Cheers, George and thanks anyway. 

Maybe I'll take a scout around and see what else turns up.
 
M

MG34

Guest
109b.jpg


The XM-109 is not intended to engage tanks although it would be easily capable of destroying optics,and other external mounted equipment.It is an Anti-Material Rifle intended for use against vehicles,missile systems,fire control systems and aircraft on the ground.The HEDP rond would be more than capable of damaging/destroying such targets,as it carries significantly more payload (+ 250%) than the current crop of .50cal projectiles currently used for this task.

More info:

"The ATK 25mm Barrett HEDP is an accurate, safe, and lethal cartridge capable of penetrating in excess of 1.5 â Å“ of RHA armor at a range of 500 meters.

Development success achieved by a disciplined approach to design and testing.

Provides 250% lethality improvement over .50 Caliber API at 1000 meters.

Ammunition design is production ready and supports early fielding of 25mm Barrett Payload Weapon System. "

http://www.dtic.mil/ndia/2004arms/session6/gates.ppt



 

Infanteer

Moderator
Staff member
Directing Staff
Donor
Reaction score
4,112
Points
1,160
Yeesh.

This is nothing new, if anything; it is a throw-back to the antitank rifles of WWII, such as the famed PTRD.

http://www.rt66.com/~korteng/SmallArms/antitank.htm
 
M

MG34

Guest
Yeesh!! ::)

Not even close ,the 25mm payload rifle was never intended to take on tanks,it was designed from the ground up as an anti-material rifle.It's role is to be used to destroy missiles,guidance systems,aircraft,lightly armoured vehicles,and other high value targets.
The PTRS and PTRD were actually built to take out the tanks of the time...and failed miserably at it. It was pressed into service as an AMR but was never intended for that role,the barrett was built from the ground up for just that purpose.
 

Infanteer

Moderator
Staff member
Directing Staff
Donor
Reaction score
4,112
Points
1,160
The "Yeesh" was directed at the size of that monster.... 8)

Thanks for the details on the PTRD.  I had meant my post to reflect the idea that we are coming back full scale to the idea of Infantry taking out larger targets with a large caliber rifle.  Plus ca change, plus ca le meme chose.

With some of the knucklehead decisions I've seen come out of Ottawa, I could see the opposite of the PTRD story unfolding; something like the XM109, intended as an AM weapon, is given to the infantry as an anti-tank asset.  Watch and shoot.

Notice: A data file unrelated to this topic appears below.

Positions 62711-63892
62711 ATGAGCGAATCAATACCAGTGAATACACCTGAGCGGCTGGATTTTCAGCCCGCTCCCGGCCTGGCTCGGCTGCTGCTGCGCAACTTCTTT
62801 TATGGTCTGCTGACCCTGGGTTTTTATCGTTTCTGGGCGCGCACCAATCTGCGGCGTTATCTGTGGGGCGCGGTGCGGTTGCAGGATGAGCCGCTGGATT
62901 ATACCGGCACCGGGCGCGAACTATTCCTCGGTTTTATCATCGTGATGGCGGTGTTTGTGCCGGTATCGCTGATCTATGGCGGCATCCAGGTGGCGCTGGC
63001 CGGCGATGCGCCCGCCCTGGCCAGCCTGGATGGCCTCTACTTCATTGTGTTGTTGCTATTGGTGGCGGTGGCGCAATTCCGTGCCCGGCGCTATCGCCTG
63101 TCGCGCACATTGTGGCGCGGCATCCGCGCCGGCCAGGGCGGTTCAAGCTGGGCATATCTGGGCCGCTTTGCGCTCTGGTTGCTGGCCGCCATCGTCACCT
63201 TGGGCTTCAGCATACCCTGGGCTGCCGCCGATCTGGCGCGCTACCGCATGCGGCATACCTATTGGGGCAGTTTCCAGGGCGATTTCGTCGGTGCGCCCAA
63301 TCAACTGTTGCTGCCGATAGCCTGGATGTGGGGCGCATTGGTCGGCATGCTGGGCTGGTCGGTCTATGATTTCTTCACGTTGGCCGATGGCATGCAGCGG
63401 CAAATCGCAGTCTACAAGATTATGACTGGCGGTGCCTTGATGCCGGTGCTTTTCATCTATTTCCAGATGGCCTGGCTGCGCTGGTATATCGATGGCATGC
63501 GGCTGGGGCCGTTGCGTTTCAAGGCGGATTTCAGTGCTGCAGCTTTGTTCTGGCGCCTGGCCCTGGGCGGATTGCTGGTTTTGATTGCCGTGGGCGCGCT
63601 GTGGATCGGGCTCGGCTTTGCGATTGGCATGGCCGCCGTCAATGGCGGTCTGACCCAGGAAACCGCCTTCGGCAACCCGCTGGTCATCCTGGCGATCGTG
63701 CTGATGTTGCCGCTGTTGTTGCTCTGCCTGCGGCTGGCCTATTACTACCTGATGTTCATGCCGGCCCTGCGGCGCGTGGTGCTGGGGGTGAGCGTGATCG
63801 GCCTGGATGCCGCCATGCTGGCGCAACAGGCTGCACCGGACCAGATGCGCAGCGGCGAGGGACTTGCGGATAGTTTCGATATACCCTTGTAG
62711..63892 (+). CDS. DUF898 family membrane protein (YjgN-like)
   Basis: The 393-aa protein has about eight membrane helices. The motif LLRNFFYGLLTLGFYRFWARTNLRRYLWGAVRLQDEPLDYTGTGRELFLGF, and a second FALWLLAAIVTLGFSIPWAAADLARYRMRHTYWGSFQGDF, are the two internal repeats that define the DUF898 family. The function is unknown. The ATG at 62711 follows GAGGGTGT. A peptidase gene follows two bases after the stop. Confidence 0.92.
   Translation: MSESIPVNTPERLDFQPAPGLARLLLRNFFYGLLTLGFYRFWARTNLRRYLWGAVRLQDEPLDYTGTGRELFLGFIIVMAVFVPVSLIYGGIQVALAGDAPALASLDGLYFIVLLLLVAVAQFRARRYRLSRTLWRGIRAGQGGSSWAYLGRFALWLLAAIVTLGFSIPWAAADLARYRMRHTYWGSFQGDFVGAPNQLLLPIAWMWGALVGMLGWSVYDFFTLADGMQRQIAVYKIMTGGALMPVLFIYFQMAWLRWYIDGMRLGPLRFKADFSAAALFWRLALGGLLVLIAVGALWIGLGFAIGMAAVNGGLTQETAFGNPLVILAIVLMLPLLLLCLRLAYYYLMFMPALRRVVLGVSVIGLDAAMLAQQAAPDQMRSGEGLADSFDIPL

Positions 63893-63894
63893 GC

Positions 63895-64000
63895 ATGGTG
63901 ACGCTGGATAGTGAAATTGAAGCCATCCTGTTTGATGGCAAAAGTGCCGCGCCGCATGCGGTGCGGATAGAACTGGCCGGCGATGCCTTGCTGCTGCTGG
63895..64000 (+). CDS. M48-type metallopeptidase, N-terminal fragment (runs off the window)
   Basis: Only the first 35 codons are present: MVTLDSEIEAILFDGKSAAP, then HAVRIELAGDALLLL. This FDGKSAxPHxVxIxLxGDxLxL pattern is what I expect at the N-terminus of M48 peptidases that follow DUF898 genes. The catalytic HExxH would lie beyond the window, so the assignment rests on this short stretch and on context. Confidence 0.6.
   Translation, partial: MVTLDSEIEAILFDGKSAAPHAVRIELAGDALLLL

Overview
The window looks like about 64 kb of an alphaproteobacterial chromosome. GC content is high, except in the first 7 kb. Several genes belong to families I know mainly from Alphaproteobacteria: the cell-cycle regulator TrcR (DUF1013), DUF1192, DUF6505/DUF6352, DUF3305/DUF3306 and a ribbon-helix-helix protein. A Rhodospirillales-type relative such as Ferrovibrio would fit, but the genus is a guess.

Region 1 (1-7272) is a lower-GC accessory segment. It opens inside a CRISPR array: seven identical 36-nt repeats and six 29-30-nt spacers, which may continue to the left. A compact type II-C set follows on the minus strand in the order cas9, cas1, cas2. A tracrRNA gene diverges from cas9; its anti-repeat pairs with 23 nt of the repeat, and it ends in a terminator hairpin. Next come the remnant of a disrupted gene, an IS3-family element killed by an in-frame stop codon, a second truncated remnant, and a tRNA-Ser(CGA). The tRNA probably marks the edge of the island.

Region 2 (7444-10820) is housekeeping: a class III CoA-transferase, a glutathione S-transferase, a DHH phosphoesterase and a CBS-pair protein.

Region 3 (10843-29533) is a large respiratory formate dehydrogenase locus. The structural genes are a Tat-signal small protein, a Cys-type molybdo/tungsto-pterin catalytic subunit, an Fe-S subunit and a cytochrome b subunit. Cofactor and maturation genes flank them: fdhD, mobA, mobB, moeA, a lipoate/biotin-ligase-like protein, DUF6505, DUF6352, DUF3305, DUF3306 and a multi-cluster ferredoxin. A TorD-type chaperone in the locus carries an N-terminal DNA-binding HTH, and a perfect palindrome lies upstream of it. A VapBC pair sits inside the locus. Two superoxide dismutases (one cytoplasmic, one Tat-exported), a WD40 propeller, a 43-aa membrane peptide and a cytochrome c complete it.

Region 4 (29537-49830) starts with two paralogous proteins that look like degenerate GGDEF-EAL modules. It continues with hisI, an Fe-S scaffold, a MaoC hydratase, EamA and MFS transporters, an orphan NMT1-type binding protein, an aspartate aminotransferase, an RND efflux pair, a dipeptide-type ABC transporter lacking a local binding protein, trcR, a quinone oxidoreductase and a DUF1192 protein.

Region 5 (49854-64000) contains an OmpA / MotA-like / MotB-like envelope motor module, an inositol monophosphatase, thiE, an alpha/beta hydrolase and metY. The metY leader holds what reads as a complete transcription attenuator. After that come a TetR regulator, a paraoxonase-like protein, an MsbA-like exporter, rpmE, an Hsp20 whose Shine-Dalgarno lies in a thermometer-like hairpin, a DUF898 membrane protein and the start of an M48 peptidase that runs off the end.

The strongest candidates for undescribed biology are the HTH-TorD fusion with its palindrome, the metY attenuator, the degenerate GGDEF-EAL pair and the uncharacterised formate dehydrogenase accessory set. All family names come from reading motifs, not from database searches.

Cheers,
Infanteer
 

Kirkhill

Army.ca Myth
Subscriber
Donor
Reaction score
3,578
Points
1,060
Certainly could make an interesting pairing with the Javelin ATGM in the Coy/Bn support weapons organization.  Same way the snipers are being paired with a GPMG/C6.
 

KevinB

Army.ca Legend
Subscriber
Reaction score
8,281
Points
1,140
Kirkhill said:
 Same way the snipers are being paired with a GPMG/C6.

Maybe I missed the turnip truck but I have never seen a sniper det pared with a C6...
 

Kirkhill

Army.ca Myth
Subscriber
Donor
Reaction score
3,578
Points
1,060
http://army.ca/forums/threads/18475.0.html

Sorry Kevin, imprecise terminology on my part.

I was referring to the practice depicted in the above link where marksmen? with scoped rifles are being paired with the MGs. 

I have also seen the pairing in images of the Stryker Brigade where an individual marksman, with a scoped rifle, was paired with an M240 team (2 men, tripod mount) at company/platoon level.  IIRC the members of the unit depicted referred to the guy with a scope as a sniper. 

I accept that a guy with a scoped rifle is not necessarily a sniper just because all snipers have scoped rifles.  My error.

Having said that I still think that pairing the XM109, or a similar AMR, with the Javelin-Gill/Spike type of missile, would give a light commander a highly effective defense against heavier mobile forces, as well as giving a significant "hunting" capability.  Paired with the CG-84 it would also be useful, I would think, against fortified positions.
 

brihard

Army.ca Fixture
Mentor
Reaction score
5,239
Points
1,110